Astronomers spot a ‘blinking giant’ near the centre of the galaxy
Astronomers have detected a giant ‘blinking’ star towards the centre of our galaxy, more than 25,000 light years away.
The star, VVV-WIT-08, was observed using the VISTA (Visible and Infrared Survey Telescope for Astronomy) in Chile.
The scientists say it decreased in brightness by a factor of 30, or by 97 per cent – meaning it nearly completely disappeared from the sky – before returning to normal.
Many stars change in brightness because they pulsate or are eclipsed by another star in a binary system (a solar system where a pair of stars orbit each other).
However, the researchers say it’s ‘exceptionally rare’ for a star to become fainter over a period of several months and get brighter again.
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Artist’s impression of VVV-WIT-08. An international team of astronomers observed VVV-WIT-08 decreasing in brightness by a factor of 30, so that it nearly disappeared from the sky. While many stars change in brightness because they pulsate or are eclipsed by another star in a binary system, it’s exceptionally rare for a star to become fainter over a period of several months and then brighten again
VVV-WIT-08 may belong to a new class of ‘blinking giant’ binary star system, where a giant star 100 times larger than the Sun is eclipsed once every few decades by an as-yet unseen orbital companion.
Potentially, the companion, which may be another star or a planet, is surrounded by an opaque disc, which covers the giant star, causing it to disappear and reappear in the sky.
‘Basically the star was getting dimmer and dimmer. And at the dimmest point it was 30 times less bright than in the beginning,’ study author Dr Sergey Koposov from the University of Edinburgh told MailOnline.
The star, VVV-WIT-08, was observed using the VISTA telescope of the European Southern Observatory (ESO) at the Cerro Paranal Observatory in Chile
THE MILKY WAY
Our Solar System is in the Milky Way galaxy.
But our Sun is just one of about 200 billion stars in the Milky Way.
And astronomers have discovered more than 3,200 other stars with planets orbiting them in the Milky Way.
The Milky Way is also just one of billions of galaxies in the universe.
‘Imagine that you have solar eclipse, but in such a way we can only less than one 30th of the Sun’s disk.
‘Another analogy – imagine having a light-bulb that you move 6 times further away that will also give you 30 times decrease in brightness.
‘It’s amazing that we just observed a dark, large and elongated object pass between us and the distant star and we can only speculate what its origin is.’
VVV-WIT-08 was found by the VISTA Variables in the Via Lactea survey (VVV), a project using the British-built VISTA telescope in Chile and operated by the European Southern Observatory.
VISTA has been observing the same one billion stars for nearly a decade to search for examples with varying brightness in the infrared part of the spectrum.
‘Occasionally we find variable stars that don’t fit into any established category, which we call “what-is-this?”, or WIT objects,’ said project co-leader Professor Philip Lucas from the University of Hertfordshire.
‘We really don’t know how these blinking giants came to be. It’s exciting to see such discoveries from VVV after so many years planning and gathering the data.’
The researchers say VVV-WIT-08 reached its dimmest in April 2012 and the total event duration was a few hundred days.
The researchers say VVV-WIT-08 reached its dimmest in April 2012 and the total event duration was a few hundred days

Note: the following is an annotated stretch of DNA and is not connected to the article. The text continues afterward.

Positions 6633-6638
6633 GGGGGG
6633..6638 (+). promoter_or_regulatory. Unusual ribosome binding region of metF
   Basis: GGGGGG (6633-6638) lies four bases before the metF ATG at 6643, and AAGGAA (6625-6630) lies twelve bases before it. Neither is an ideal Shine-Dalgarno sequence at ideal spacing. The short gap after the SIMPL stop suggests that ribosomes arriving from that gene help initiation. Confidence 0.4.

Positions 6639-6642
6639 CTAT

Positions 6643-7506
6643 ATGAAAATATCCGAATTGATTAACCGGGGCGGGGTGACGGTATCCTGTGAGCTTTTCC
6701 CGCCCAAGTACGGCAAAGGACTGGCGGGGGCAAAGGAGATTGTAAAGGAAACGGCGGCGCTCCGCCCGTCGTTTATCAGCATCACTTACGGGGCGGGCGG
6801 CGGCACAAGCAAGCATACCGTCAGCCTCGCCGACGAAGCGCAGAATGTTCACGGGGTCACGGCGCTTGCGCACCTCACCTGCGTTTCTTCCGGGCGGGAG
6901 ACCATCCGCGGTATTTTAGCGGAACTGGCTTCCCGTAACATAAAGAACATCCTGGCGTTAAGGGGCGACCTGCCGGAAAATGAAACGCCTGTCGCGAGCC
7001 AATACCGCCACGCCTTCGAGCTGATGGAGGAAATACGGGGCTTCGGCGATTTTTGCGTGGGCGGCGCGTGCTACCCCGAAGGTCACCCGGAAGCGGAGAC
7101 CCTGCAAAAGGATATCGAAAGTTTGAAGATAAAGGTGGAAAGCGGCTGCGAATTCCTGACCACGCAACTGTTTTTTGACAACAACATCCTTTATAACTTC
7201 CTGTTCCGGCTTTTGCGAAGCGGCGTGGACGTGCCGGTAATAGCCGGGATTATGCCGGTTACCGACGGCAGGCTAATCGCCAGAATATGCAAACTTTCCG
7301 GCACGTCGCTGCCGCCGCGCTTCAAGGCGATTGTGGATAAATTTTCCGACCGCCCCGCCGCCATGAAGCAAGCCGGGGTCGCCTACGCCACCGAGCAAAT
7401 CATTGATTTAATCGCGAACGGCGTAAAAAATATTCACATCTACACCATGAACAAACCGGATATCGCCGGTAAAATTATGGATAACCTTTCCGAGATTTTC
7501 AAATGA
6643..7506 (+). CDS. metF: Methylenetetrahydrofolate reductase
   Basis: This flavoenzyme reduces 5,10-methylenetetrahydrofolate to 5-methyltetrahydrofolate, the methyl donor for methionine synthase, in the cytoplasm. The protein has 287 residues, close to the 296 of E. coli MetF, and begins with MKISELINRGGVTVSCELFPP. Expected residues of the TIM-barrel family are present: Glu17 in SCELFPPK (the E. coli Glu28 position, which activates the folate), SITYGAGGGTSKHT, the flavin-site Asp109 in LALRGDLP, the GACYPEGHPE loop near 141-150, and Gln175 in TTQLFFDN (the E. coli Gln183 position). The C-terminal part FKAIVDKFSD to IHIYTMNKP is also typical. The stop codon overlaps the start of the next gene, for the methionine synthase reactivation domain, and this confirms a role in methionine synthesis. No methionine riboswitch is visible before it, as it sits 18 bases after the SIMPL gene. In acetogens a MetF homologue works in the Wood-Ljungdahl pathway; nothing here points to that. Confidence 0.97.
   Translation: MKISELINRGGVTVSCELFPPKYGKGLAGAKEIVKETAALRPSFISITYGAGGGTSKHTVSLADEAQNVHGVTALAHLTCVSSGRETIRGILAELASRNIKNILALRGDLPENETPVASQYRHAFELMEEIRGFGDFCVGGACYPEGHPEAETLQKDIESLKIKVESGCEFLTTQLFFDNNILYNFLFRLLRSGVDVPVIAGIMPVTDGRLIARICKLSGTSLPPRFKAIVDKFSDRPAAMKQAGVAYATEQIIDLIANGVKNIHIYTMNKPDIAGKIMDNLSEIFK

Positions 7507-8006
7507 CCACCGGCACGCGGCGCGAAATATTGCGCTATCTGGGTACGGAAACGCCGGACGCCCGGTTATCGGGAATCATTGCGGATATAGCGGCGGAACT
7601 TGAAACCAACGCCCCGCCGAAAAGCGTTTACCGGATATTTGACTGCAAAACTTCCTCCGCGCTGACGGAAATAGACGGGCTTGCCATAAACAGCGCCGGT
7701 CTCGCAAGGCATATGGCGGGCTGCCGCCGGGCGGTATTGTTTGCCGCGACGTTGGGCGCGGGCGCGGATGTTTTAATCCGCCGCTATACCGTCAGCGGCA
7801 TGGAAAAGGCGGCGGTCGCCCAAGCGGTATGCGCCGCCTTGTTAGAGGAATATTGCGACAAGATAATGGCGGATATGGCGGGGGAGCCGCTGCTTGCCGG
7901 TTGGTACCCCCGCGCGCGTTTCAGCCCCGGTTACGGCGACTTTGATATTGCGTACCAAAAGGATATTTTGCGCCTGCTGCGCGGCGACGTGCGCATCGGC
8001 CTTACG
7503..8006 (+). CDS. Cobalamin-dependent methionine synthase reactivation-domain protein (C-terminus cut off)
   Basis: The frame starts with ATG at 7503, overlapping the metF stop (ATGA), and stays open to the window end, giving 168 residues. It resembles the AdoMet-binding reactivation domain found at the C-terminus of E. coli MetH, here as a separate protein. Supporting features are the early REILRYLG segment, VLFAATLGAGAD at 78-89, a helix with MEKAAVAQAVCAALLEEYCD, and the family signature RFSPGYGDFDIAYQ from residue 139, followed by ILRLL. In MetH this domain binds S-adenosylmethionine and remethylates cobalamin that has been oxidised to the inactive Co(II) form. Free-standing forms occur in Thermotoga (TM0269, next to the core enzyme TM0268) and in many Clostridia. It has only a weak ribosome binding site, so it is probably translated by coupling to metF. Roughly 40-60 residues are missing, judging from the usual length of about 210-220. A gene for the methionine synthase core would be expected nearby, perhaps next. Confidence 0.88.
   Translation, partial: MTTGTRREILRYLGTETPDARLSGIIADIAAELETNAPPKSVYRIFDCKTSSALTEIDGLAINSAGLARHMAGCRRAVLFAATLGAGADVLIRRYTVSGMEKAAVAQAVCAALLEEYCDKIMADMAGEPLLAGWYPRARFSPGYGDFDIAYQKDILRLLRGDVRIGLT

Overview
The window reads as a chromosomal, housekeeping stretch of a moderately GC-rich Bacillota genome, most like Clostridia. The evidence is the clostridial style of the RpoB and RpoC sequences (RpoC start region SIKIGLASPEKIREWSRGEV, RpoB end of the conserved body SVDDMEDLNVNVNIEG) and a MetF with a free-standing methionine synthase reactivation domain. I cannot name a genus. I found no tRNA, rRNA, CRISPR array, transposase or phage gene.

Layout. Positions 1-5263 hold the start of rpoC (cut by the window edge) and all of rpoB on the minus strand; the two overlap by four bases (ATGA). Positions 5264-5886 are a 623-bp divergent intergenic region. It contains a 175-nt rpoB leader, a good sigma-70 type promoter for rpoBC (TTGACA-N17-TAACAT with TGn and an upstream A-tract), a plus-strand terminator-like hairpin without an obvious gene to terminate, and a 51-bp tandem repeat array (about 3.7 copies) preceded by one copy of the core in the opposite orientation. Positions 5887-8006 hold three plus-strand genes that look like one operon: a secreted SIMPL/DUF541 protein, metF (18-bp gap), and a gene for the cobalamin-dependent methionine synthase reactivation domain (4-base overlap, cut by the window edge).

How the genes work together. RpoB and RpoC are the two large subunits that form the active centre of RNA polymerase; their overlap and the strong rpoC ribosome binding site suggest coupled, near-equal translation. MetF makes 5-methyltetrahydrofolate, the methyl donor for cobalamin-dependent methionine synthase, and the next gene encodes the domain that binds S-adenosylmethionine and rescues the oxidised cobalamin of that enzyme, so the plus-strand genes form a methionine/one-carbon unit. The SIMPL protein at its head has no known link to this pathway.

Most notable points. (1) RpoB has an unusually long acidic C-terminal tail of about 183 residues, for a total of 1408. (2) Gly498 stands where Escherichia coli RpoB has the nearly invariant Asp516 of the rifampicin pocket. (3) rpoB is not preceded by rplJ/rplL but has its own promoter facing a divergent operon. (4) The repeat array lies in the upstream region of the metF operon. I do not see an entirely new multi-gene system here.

One other star system of this sort has been known for a long time. The giant star Epsilon Aurigae is partly eclipsed by a huge disc of dust every 27 years, but only dims by about 50 per cent.
A second example, TYC 2505-672-1, was found a few years ago, and holds the current record for the eclipsing binary star system with the longest orbital period – 69 years – a record for which VVV-WIT-08 is currently a contender.
The team also found two more of these peculiar giant stars in addition to VVV-WIT-08, suggesting that these may be a new class of ‘blinking giant’ stars for astronomers to investigate.
VISTA: THE WORLD’S LARGEST SURVEY TELESCOPE
Picture of the four-metre VISTA telescope (Visible and Infrared Survey Telescope for Astronomy) of the European Southern Observatory (ESO) at the Cerro Paranal Observatory
VISTA – the Visible and Infrared Survey Telescope for Astronomy – is part of ESO’s Paranal Observatory in the Atacama Desert of northern Chile.
VISTA works at near-infrared wavelengths and is the world’s largest survey telescope.
Its large mirror, wide field of view and very sensitive detectors are revealing a completely new view of the southern sky.
VISTA’s main mirror is 4.1 metres across. In photographic terms it can be thought of as a 67 megapixel digital camera with a 13000 mm f/3.25 mirror lens.
At the heart of the telescope is a huge three-tonne camera with 16 state-of-the-art infrared-sensitive detectors.
Picture of the enclosure of the four-metre VISTA telescope at the Cerro Paranal Observatory, taken on September 16, 2008 in Paranal, north of Santiago, Chile
VISTA’s observing time is devoted to mapping the sky systematically and six huge public surveys are taking up the majority of the telescope’s operation time.
Some are studying small patches of sky for long periods to detect extremely faint objects and others are surveying the entire southern sky.
Using VISTA data, astronomers will be able to create a three-dimensional map of about 5 per cent of the entire observable universe.
Further out, VISTA is a powerful tool for discovering remote quasars and studying the evolution of galaxies and clusters of galaxies.
VISTA was conceived and developed by a consortium of 18 universities in the UK, led by Queen Mary, University of London.
The telescope was provisionally accepted by ESO on 10 December 2009 and is now operated by ESO.